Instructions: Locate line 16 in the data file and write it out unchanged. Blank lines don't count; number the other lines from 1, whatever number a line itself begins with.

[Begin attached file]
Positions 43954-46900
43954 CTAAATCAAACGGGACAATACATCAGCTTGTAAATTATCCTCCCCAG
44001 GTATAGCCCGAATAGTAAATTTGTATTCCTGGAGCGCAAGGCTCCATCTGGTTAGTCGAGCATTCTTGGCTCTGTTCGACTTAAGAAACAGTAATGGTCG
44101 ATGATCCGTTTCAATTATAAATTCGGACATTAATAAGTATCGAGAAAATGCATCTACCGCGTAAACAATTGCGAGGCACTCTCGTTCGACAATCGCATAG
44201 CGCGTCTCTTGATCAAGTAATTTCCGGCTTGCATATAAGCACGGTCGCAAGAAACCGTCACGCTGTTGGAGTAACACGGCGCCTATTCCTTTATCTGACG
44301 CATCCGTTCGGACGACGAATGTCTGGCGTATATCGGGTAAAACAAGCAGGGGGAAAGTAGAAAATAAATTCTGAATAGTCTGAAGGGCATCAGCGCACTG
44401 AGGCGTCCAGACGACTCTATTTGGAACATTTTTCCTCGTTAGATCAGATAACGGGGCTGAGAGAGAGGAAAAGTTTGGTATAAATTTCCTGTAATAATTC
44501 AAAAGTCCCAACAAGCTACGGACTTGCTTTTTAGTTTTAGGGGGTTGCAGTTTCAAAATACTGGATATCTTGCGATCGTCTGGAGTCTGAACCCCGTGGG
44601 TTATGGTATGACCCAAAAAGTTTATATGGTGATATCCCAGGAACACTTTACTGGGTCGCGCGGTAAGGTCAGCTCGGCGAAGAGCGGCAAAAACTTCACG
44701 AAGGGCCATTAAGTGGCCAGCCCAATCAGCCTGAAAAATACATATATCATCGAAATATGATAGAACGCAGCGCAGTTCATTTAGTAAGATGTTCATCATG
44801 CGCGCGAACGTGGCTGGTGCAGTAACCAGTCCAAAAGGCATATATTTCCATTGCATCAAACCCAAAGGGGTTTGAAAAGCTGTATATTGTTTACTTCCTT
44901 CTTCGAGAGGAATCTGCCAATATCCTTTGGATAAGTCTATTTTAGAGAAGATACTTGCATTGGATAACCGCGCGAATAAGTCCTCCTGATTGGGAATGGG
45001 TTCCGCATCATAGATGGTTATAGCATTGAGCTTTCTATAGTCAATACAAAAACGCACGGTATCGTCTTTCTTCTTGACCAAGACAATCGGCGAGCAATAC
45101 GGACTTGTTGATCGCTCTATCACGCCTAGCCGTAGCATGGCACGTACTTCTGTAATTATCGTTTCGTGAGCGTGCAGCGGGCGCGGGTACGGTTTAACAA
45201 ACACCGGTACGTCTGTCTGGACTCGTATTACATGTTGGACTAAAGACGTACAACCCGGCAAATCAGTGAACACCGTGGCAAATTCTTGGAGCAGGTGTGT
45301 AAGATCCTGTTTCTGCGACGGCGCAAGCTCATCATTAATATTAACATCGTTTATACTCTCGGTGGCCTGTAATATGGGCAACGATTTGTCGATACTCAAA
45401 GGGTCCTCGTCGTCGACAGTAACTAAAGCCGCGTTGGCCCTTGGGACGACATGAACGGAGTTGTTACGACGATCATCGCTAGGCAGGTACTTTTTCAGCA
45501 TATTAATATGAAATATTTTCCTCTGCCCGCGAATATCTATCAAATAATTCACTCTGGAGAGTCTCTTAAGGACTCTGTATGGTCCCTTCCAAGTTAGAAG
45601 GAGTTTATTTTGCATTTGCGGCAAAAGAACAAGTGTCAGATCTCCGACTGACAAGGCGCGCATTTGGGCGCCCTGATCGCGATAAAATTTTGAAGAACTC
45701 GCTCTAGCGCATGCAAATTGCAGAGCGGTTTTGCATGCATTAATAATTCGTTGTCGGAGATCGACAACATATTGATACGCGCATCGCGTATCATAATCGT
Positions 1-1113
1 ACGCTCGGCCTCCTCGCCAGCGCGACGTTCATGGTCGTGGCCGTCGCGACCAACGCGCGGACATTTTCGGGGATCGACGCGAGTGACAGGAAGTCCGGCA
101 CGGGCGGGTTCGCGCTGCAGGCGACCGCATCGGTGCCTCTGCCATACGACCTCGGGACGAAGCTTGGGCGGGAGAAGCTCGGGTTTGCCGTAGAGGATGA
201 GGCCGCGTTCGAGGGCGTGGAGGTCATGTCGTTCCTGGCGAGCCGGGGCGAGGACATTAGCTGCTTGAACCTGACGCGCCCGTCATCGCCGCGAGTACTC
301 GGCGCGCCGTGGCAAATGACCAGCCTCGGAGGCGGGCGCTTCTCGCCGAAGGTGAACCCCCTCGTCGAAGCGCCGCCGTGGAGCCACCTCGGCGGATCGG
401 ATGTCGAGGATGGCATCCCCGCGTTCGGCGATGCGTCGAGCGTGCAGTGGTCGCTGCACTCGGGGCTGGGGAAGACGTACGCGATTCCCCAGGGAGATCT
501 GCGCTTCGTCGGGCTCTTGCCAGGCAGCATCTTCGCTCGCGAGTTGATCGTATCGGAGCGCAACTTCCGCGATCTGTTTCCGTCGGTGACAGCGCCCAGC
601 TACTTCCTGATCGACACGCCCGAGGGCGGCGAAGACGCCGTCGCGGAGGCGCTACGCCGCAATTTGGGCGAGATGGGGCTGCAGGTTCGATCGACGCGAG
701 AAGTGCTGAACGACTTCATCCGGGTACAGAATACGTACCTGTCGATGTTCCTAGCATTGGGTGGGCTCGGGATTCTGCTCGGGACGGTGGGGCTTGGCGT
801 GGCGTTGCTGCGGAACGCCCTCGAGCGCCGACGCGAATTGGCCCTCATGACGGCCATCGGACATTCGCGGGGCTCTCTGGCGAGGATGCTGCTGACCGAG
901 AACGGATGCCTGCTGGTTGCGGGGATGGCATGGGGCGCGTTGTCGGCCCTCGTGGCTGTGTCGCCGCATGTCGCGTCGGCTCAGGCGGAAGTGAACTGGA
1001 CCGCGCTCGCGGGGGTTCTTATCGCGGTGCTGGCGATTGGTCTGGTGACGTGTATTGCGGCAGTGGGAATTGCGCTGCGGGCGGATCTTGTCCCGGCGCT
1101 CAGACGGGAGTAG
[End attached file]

45301 AAGATCCTGTTTCTGCGACGGCGCAAGCTCATCATTAATATTAACATCGTTTATACTCTCGGTGGCCTGTAATATGGGCAACGATTTGTCGATACTCAAA